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Rome shall perish!-write that word
In the blood that she has spilt:
Perish, hopeless and abhorr'd,
Deep in ruin as in guilt.

Rome, for empire far renown'd,
Tramples on a thousand states;
Soon her pride shall kiss the ground-
Hark! the Gaul is at her gates!

Other Romans shall arise,

Heedless of a soldier's name;
Sounds, not arms, shall win the prize,
Harmony the path to fame.*

Then the progeny that springs

From the forests of our land,

Arm'd with thunder, clad with wings,5
Shall a wider world command.

Regions Cæsar never knew

Thy posterity shall sway;
Where his eagles never flew
None invincible as they."

Such the bard's prophetic words,
Pregnant with celestial fire,
Bending as he swept the chords
Of his sweet but awful lyre.

She, with all a monarch's pride,
Felt them in her bosom glow;
Rush'd to battle, fought, and died,
Dying, hurl'd them at the foe.

Ruffians, pitiless as proud,

Heaven awards the vengeance due;

Empire is on us bestow'd,

Shame and ruin wait for you!

1. What other preposition might be used for of, here?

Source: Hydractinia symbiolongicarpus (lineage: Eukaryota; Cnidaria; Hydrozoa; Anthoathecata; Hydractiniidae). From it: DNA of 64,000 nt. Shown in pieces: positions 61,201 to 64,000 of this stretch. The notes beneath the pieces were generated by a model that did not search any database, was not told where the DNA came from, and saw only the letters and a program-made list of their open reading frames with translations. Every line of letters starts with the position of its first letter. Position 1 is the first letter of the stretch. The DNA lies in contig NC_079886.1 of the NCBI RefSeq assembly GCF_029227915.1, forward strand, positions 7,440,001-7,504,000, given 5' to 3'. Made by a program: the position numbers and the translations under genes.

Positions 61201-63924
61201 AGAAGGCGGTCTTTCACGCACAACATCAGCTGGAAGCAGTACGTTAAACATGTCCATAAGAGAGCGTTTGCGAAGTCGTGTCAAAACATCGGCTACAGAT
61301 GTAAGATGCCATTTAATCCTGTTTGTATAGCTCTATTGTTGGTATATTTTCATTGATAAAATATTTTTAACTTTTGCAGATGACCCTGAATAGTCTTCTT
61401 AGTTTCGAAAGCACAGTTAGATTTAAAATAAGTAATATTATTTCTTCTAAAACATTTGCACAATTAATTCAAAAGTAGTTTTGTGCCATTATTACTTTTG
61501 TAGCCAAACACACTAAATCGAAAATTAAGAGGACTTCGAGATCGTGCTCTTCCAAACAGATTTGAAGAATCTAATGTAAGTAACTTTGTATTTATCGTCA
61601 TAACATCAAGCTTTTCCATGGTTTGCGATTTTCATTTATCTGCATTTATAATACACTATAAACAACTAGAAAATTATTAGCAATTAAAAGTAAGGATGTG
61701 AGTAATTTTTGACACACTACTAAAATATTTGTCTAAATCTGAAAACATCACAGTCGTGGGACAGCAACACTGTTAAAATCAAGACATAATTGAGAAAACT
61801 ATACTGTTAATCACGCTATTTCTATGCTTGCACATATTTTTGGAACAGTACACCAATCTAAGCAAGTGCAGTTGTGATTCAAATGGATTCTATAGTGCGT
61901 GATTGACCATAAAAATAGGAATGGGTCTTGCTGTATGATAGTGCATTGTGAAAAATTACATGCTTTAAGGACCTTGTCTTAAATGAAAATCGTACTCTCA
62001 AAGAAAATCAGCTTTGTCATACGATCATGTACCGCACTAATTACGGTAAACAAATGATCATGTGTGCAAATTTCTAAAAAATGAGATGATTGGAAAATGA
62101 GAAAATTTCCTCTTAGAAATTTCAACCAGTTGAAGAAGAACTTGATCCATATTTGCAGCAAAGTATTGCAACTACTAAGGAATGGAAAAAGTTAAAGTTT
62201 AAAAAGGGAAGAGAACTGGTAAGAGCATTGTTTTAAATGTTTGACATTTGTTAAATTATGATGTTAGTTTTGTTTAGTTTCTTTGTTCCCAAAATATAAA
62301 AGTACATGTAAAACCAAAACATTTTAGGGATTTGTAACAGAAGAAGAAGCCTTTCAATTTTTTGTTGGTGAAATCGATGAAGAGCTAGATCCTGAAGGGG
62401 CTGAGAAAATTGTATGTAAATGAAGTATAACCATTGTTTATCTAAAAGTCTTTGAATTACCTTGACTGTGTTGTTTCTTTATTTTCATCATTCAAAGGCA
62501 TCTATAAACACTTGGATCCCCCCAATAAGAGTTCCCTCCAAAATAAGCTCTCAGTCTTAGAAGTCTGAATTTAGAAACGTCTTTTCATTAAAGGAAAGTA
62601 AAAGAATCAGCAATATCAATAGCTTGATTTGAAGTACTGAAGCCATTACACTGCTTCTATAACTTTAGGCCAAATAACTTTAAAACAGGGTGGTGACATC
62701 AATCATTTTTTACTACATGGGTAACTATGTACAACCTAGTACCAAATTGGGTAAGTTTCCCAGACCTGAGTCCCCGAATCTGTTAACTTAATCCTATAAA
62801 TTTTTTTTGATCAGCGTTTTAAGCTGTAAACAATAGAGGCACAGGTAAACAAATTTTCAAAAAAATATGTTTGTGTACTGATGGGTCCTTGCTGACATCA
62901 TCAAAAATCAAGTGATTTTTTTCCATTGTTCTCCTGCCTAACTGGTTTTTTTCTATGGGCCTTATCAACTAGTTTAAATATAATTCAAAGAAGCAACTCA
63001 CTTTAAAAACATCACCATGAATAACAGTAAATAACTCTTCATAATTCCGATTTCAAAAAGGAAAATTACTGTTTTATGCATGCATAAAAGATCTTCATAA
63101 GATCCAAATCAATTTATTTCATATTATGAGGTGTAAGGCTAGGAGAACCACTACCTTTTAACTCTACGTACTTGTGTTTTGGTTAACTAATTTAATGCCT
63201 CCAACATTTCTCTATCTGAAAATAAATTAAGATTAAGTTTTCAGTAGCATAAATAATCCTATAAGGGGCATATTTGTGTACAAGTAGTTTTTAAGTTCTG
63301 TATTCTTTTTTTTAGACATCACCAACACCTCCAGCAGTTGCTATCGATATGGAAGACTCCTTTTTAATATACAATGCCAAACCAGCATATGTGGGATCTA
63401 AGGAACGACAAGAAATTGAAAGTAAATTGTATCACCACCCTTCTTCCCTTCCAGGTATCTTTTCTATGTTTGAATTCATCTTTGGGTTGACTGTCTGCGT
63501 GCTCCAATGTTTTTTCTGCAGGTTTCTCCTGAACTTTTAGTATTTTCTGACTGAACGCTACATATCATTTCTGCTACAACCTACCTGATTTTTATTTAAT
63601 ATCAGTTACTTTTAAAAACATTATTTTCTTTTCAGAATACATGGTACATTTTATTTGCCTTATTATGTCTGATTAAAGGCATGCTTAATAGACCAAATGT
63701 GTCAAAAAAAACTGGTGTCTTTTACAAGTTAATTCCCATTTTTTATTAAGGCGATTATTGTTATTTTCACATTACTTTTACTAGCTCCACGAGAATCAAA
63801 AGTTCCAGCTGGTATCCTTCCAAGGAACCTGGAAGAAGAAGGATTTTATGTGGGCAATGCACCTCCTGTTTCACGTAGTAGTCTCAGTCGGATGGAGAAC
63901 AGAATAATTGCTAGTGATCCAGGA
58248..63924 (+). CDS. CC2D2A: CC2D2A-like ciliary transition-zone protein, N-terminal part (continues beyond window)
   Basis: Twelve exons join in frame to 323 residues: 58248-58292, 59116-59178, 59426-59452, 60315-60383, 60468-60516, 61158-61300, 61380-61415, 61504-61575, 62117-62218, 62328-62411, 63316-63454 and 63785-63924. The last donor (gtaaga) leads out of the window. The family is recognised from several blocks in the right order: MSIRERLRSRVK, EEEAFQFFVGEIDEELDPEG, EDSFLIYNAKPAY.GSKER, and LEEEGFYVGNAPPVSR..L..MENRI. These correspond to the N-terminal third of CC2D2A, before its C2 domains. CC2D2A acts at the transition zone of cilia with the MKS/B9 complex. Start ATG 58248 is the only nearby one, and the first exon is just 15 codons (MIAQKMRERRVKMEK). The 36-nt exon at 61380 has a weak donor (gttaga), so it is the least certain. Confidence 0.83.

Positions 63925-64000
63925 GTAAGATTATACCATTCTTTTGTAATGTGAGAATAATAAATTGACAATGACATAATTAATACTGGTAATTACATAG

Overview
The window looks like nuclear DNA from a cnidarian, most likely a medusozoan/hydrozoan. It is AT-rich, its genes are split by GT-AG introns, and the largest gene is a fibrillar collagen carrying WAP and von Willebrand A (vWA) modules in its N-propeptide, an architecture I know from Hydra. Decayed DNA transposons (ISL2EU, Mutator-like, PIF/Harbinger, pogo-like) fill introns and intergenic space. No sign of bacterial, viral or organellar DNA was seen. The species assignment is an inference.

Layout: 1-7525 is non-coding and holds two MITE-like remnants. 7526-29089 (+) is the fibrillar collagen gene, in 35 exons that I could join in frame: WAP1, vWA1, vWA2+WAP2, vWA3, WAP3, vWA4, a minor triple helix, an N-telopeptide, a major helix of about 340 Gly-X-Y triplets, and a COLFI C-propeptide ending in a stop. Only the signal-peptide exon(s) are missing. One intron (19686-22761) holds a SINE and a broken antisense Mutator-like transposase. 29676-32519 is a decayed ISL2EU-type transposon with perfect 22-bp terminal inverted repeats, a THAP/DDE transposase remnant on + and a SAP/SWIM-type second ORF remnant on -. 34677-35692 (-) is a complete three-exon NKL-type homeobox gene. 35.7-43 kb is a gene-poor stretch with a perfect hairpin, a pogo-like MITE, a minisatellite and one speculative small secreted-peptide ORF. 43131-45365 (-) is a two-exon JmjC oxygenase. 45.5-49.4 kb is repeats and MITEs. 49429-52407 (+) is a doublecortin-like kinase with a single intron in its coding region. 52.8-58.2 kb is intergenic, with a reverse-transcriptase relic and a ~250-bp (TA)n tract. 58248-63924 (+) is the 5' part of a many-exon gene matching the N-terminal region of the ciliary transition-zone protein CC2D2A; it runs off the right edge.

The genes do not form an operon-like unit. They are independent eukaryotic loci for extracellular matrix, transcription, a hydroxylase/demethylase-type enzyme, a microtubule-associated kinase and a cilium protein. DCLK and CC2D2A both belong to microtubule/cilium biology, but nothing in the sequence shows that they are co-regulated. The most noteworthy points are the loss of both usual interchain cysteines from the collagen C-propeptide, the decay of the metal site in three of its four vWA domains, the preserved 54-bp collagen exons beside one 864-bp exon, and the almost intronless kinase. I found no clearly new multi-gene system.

2. What is the meaning of the last two lines, ""Tis because," &c.? 3. Parse the word perish.

4. Explain the whole verse, stating


particularly who are meant by the "other Romans.'

5. What is referred to in this line? 6. Give historical proof of the truth of this verse.

7. Why bending?




Ir was near Hohenlinden, a village of Bavaria, on the 3rd of December, 1800, that one of the greatest battles took place, between the French and Bavarian army on the one side, and the Austrians on the other. The former, under the generalship of Moreau, gained a complete victory over the latter, under Archduke John. Besides killed and wounded, the Austrians lost 10,000 prisoners and 100 pieces of cannon. See Mc Culloch's Geographical Dictionary.

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Then shook the hills, with thunder riven;
Then rush'd the steed to battle driven;
And, volleying like the bolts of heaven,
Far flash'd the red artillery.*

But redder still these fires shall glow,
On Linden's hills of purpled snow;
And bloodier still shall be the flow
Of Iser, rolling rapidly.

"Tis morn; but scarce yon level sun
Can pierce the war-cloud rolling dun,
Where furious Frank and fiery Hun

Shout 'mid their sulphurous canopy.